Birmingham chef dishes up soul food with a twist at the Preservery

Birmingham chef dishes up soul food with a twist at the Preservery
The Preservery is based on the idea that each culture has its version of soul food, and sometimes they should meet on the same plate. (contributed)

When people eat at Andrea Foster’s new restaurant, she wants them to feel like it’s Thanksgiving at grandma’s house.

“One thing I always tell people is once you eat with us, you’re family,” said Foster. “I have put little hints of love, family and elegance into the restaurant. I want it to feel like a fancy dinner with Grandma.”

This weekend, Foster will debut her already-popular restaurant, the Preservery, in a prime spot in Birmingham’s Five Points South. She has been “wowing” crowds with her fine-dining soul food cuisine since the Preservery first opened at Pizitz Food Hall last year. Foster will welcome her guests to join her for dinner on Saturday evening or brunch on Sunday at her first brick-and-mortar restaurant, occupying space in the same 1920s-era building as celebrated eateries Highlands Bar and Grill and Chez Fonfon.

Foster, who serves Southern soul food with an international flair, said customers will see the dishes they have grown to love as well as many new ones on the menu. She is combining flavors from home and around the world through dishes like jambalaya fried rice and braised greens in wontons.

“Food is the great equalizer,” Foster said. “No matter what culture people are from, there’s a ‘feel-good’ dish they love. I always say they get that ‘slump on’ when they are eating something good.”

The Preservery keeps alive a family tradition of multicultural soul food from Alabama NewsCenter on Vimeo.

Although she has been cooking for most of her life, Foster is a relative newcomer to the restaurant business. She is an alumnus of Create Birmingham’s Co.STARTERS  and a finalist in REV Birmingham’s entrepreneurial competition, the Big Pitch, and winner of its People’s Choice Award.

With that success, she was invited to become a chef in the REV Birmingham culinary incubator, Reveal Kitchen. As part of that program, she opened at the Pizitz last February, where she has been introducing her one-of-a-kind dishes to the city.

“While we were at Pizitz, the hardest part for me was trying to shove a fine-dining concept into a casual fast-food stall,” Foster said. “But even though we had to put our food into plastic to-go boxes, I wanted to make sure it was high-quality, good-tasting food that looks attractive. I always knew I wanted a fine-dining restaurant. But when the Reveal Kitchen opportunity came up, I had to take advantage of it.”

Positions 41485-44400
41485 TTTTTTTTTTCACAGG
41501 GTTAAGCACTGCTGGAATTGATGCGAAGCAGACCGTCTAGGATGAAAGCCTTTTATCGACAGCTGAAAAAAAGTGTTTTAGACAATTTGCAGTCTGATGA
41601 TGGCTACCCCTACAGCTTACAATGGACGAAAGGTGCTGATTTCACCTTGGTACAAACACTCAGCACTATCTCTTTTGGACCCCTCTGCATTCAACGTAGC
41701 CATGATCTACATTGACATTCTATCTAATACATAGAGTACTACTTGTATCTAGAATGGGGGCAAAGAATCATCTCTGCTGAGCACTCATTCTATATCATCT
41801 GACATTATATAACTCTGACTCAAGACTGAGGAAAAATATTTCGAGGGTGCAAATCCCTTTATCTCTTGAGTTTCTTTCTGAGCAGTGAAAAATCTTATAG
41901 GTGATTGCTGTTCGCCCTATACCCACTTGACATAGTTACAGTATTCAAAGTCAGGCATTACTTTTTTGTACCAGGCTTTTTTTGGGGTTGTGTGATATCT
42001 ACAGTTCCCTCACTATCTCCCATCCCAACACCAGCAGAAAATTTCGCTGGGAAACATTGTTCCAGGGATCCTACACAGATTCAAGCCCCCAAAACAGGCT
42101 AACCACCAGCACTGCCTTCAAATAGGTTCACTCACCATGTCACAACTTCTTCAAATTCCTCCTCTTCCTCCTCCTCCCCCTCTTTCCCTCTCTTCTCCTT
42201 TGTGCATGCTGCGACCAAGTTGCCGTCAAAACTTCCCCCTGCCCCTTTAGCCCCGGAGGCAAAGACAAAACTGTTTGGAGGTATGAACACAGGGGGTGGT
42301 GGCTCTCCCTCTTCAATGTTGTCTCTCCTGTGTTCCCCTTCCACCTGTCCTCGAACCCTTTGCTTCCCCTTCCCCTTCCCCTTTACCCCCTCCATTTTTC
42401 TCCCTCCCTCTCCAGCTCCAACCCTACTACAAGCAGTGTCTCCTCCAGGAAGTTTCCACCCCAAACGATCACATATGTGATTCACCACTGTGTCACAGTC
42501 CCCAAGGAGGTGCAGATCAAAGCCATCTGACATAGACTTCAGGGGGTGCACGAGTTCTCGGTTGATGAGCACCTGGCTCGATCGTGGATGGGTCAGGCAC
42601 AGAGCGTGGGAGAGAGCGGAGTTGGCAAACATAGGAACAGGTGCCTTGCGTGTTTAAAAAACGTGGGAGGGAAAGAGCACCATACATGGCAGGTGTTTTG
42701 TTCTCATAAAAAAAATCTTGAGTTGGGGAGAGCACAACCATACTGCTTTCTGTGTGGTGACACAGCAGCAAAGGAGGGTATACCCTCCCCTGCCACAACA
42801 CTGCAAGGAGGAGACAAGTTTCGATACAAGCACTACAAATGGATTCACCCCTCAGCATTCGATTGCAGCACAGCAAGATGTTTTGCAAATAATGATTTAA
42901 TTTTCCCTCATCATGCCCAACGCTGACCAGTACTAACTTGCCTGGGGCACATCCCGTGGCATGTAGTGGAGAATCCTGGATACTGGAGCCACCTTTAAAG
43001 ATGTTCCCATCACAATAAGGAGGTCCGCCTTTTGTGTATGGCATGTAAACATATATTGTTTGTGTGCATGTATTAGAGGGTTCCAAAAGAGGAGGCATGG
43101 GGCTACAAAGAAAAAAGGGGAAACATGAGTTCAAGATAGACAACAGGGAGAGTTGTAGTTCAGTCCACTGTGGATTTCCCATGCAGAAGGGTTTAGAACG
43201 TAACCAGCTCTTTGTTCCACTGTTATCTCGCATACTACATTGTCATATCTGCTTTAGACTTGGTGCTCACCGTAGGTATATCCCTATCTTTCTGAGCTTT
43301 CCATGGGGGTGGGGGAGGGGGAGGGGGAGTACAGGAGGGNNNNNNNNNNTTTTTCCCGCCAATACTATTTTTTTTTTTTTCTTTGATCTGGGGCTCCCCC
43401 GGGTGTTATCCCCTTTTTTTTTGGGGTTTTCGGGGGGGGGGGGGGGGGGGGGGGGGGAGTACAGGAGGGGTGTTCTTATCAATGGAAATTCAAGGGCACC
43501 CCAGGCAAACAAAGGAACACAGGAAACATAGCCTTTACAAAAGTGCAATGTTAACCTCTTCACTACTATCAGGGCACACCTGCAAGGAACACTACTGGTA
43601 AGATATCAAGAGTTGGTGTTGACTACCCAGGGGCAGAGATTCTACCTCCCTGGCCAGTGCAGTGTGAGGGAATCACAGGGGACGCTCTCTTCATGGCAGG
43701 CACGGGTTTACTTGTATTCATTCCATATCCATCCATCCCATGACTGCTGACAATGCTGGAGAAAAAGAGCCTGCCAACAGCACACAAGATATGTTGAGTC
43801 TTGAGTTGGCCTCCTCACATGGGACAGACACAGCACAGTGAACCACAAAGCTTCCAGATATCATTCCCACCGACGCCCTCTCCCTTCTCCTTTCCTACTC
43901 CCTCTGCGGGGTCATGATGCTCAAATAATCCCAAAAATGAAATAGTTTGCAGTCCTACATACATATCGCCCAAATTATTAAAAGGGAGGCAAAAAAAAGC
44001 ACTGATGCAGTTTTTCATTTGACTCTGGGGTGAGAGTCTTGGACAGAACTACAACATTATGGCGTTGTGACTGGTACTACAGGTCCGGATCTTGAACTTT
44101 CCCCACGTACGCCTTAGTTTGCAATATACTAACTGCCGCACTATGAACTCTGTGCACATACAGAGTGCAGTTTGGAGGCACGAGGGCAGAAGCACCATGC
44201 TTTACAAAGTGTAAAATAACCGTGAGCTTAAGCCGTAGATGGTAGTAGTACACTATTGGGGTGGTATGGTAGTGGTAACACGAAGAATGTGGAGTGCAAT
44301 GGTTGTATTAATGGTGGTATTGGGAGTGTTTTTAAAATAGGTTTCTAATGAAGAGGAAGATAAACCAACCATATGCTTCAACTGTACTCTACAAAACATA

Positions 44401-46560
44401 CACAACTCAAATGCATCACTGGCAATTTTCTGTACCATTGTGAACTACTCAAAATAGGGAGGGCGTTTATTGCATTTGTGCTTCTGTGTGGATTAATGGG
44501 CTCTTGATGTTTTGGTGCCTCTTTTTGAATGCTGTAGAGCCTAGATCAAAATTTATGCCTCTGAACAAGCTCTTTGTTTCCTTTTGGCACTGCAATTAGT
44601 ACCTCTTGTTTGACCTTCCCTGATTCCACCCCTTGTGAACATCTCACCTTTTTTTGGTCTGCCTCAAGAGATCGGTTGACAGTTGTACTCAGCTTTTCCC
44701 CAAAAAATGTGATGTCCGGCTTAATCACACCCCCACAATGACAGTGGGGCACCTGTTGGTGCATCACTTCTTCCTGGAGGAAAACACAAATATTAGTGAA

After eight months at the Pizitz, Foster was ready to step out on her own. “The Pizitz was a great place to get out in front of a lot of people daily instead of introducing my food at events,” she said.

Foster said her restaurant “pays homage” to her dad and grandmother, the two greatest influences in her life as a chef.

Foster grew up in California, the “melting pot” of the nation. There, she tried foods from around the world, thanks to her dad. He loved to cook, especially international dishes, and shared that passion with his daughter.

As a young girl, Foster said she was her dad’s “sous-chef.” It was her job to slice, dice and chop the ingredients.

“I always told my dad that when I retire, we would open a restaurant together,” said Foster. “Then, he passed away with cancer two years ago. It made me realize how mortal we are and how life can pass us by, so I decided not to wait.”

Foster’s dad introduced her to food from other cultures. But she learned the art of making the traditional Southern soul foods in her grandmother’s kitchen in Clanton.

Foster said one of her most treasured memories was learning to make preserves from her grandmother. It was those memories, along with the “soul food heritage” that her grandmother passed down to her, that inspired Foster to name her restaurant the Preservery.

“I’ve learned from everyone around me and the generations that have come before me,” Foster said. “I’m cooking the things I saw growing up, and putting my own spin on it.”

Foster said creating unique dishes comes naturally.

“My dad would take us to different international restaurants, and he would tell me to guess what was in the dishes,” Foster said. “I learned to recognize flavors. It has served me well because now I’m good at putting flavors together that people might not think go together.”

Foster is “preserving” her memories and family heritage through the décor and trimmings of her new 2,000-square-foot restaurant. It is decorated in navy, her dad’s favorite color. Foster also honors her dad, who spent his career in the U.S. Navy, with a nautical theme, including a central anchor in the logo and ship wheels in the chair backs.

The dishes will be served on elegant baroque-style china and crystal, similar to that used by Foster’s grandmother.

“It reminds me of when my grandmother would host a holiday dinner,” Foster said. “She would use an elegant hodgepodge of china and crystal. It may not all match, but it looked beautiful when she put it together.”

Foster said she is looking forward to opening day at the Preservery and welcoming old and new customers.

“I love all my customers,” Foster said. “It means a lot for me to remember them and build relationships, so when they come here, it will be like they are at their home table.”

To reserve a spot for this weekend’s opening, call 205-201-4147. Dinner is served on Saturday, July 20, from 5 to 9 p.m. brunch is Sunday, July 21, from 11 a.m. to 3 p.m.

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